Sun unveils new standards-based storage software
Computerworld - Sun Microsystems Inc. this week plans to introduce advances to its storage-area network (SAN) management software, including the first use of two standards that are the cornerstone of an industrywide effort to bridge the interoperability gap in multivendor SANs.
Sun's latest version of its StorEdge Enterprise Storage Manager software uses Common Information Model (CIM) and Web-Based Enterprise Management (WBEM), the two primary elements of the Storage Networking Industry Association's draft storage management specification, formerly known as Bluefin.
"I think this really puts the pressure on the vendor community in general, but also [on] our partners and competitors to begin developing storage software based on open standards," said Russ Fellows, strategic marketing manager for Sun's Network Storage Unit.
Fellows said Sun's new StorEdge Utilization Suite will allow disk-to-disk archiving and replication over long distances.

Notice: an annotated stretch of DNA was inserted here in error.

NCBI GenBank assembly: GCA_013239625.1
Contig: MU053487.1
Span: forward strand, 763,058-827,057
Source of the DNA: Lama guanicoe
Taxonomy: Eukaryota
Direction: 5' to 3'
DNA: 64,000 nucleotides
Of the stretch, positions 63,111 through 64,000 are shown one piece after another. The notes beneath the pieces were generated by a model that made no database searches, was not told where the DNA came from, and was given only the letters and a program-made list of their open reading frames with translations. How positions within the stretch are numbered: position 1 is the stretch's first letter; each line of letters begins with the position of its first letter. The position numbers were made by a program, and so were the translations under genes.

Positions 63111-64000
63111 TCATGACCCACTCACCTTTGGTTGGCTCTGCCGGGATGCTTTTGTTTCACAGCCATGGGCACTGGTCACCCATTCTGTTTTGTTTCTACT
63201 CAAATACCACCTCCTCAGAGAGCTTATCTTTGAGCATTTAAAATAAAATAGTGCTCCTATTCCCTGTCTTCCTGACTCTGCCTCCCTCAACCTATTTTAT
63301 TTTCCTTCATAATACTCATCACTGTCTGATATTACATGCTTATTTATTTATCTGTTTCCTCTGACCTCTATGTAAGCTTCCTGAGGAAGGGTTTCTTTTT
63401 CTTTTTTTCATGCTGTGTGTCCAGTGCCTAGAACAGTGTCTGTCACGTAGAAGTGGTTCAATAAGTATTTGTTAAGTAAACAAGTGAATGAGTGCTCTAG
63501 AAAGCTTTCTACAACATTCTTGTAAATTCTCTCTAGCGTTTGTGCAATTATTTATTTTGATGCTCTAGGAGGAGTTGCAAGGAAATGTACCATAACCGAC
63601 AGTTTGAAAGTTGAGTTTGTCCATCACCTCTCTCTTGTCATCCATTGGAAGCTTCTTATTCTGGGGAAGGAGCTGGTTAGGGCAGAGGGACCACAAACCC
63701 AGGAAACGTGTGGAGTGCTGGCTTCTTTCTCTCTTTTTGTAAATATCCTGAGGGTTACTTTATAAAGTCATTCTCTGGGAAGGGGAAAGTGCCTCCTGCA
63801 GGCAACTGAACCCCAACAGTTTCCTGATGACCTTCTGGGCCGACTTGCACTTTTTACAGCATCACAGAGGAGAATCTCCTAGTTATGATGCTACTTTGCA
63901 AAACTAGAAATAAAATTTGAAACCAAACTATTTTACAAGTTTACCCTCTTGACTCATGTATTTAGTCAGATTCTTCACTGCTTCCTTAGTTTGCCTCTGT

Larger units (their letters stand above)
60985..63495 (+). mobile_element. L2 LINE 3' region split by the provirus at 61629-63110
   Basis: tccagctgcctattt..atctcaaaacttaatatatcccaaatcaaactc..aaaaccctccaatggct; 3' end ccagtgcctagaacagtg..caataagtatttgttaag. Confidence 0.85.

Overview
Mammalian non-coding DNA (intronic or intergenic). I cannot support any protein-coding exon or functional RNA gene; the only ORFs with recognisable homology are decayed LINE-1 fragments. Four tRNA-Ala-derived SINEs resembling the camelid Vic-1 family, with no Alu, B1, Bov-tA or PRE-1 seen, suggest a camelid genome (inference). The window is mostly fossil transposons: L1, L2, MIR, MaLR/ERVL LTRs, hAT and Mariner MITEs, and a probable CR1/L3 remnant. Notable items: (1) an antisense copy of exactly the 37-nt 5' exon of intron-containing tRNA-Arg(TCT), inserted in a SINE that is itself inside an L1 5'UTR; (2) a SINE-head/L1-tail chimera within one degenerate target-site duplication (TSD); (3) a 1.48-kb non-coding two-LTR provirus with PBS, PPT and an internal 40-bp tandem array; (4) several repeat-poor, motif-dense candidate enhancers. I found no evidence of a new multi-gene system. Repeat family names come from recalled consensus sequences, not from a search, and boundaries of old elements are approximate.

Sun also announced new products in its tape library line. It said its new StorEdge L25 and L100 tape libraries will offer high capacity in a smaller footprint for midrange applications.
StorEdge Enterprise Storage Manager suite offers topology reporting, network health monitoring, diagnostics and device monitoring under a centralized platform.
The new software, which starts at $15,000, is available for the Solaris Operating System and is accessible from Linux, HP-UX, and other hosts remotely in a Web-enabled environment. It can also perform array management for Hitachi Data Systems Inc.'s Lightning 9900 storage array.
Although Sun's decision to write its software to industry standards is a first, it will have little initial benefit because other vendors have yet to adopt the model, said Dianne McAdam, a storage analyst at Illuminata Inc. in Nashua, N.H.
"[But] CIM standards are important because customers will eventually benefit when we can manage everyone's devices using the same standard," McAdam said. "They're ahead of the game, but at least they're already going to be there when everyone else gets there."
Chuck Sears, manager of Research Computing for the College of Oceanic and Atmospheric Science at Oregon State University, said in a statement that he chose Sun's Enterprise Storage Manager software because it supports "our complex environment and will decrease our total cost of ownership."
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